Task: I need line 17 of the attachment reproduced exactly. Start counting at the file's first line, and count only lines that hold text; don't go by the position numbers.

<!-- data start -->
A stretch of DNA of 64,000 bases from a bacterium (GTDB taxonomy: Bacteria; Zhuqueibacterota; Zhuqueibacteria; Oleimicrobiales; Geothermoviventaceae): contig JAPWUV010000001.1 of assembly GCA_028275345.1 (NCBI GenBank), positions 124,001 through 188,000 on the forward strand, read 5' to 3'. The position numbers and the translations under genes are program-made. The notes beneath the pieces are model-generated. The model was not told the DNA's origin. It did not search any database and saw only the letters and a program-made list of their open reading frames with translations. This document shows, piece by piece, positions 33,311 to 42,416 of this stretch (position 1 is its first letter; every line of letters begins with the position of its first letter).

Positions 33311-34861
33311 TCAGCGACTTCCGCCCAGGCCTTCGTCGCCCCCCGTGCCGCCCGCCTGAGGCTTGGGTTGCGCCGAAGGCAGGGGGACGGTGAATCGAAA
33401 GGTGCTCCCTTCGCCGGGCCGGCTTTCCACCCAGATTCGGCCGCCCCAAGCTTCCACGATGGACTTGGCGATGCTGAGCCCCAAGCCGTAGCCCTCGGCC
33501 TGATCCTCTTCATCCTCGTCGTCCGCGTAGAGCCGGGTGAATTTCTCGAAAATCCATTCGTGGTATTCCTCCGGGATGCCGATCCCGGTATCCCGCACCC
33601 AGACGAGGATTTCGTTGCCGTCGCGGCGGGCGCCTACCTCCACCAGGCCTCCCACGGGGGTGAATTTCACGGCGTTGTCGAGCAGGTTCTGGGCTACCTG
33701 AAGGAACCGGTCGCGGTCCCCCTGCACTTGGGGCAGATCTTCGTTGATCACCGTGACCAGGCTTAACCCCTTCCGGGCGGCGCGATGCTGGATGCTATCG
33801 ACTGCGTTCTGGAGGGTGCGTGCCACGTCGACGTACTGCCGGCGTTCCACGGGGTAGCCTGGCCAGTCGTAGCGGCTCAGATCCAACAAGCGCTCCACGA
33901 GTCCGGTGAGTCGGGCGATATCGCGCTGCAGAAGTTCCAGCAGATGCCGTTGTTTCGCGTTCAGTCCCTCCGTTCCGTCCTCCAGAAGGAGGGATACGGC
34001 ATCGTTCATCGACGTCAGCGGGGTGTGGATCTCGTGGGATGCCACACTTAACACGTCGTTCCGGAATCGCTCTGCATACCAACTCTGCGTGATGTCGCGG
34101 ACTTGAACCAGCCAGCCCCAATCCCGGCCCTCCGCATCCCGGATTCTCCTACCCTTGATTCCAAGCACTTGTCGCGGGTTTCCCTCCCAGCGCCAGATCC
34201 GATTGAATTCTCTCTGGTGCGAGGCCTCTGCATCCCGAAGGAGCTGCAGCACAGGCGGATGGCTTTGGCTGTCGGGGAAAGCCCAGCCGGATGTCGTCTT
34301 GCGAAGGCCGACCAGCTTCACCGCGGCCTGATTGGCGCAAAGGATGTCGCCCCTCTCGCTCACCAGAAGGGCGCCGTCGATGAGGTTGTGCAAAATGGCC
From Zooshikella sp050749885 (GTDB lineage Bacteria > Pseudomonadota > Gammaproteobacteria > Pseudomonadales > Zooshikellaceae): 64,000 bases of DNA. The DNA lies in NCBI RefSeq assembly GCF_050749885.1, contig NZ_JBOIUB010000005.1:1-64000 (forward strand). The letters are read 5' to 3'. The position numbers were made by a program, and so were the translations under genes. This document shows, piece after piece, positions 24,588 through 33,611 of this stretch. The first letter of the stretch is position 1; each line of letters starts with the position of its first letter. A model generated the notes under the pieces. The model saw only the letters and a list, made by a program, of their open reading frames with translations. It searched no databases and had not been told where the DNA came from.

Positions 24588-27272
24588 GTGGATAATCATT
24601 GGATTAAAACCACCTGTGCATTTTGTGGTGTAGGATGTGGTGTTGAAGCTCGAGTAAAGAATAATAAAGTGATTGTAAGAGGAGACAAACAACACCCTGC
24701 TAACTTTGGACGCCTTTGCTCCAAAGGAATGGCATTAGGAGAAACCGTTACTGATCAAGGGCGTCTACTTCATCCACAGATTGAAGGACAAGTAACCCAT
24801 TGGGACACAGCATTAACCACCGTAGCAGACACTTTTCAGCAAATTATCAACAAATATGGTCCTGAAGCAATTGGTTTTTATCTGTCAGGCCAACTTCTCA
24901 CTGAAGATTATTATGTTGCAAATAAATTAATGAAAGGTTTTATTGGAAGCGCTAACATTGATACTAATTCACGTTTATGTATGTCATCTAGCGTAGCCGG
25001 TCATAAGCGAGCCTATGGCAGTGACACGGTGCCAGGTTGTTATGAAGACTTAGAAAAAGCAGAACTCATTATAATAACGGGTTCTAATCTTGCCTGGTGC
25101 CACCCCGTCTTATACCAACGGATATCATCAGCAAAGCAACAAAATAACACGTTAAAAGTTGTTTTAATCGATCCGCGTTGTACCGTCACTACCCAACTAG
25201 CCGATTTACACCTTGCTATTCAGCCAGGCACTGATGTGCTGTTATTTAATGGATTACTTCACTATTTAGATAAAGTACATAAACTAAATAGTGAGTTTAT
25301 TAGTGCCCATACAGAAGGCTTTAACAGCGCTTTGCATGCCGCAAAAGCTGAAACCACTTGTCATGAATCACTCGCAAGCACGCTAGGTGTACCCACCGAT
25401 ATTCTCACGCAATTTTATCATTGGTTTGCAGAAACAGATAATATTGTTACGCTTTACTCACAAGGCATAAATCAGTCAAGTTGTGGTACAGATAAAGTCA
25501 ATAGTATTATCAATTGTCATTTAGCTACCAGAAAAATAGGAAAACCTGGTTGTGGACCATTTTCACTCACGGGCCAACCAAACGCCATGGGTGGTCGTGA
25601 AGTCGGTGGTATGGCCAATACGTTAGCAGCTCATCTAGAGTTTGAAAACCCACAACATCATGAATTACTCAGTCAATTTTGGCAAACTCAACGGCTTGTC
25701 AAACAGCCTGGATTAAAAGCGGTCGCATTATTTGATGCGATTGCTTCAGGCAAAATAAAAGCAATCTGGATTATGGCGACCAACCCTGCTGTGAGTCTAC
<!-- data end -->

24601 GGATTAAAACCACCTGTGCATTTTGTGGTGTAGGATGTGGTGTTGAAGCTCGAGTAAAGAATAATAAAGTGATTGTAAGAGGAGACAAACAACACCCTGC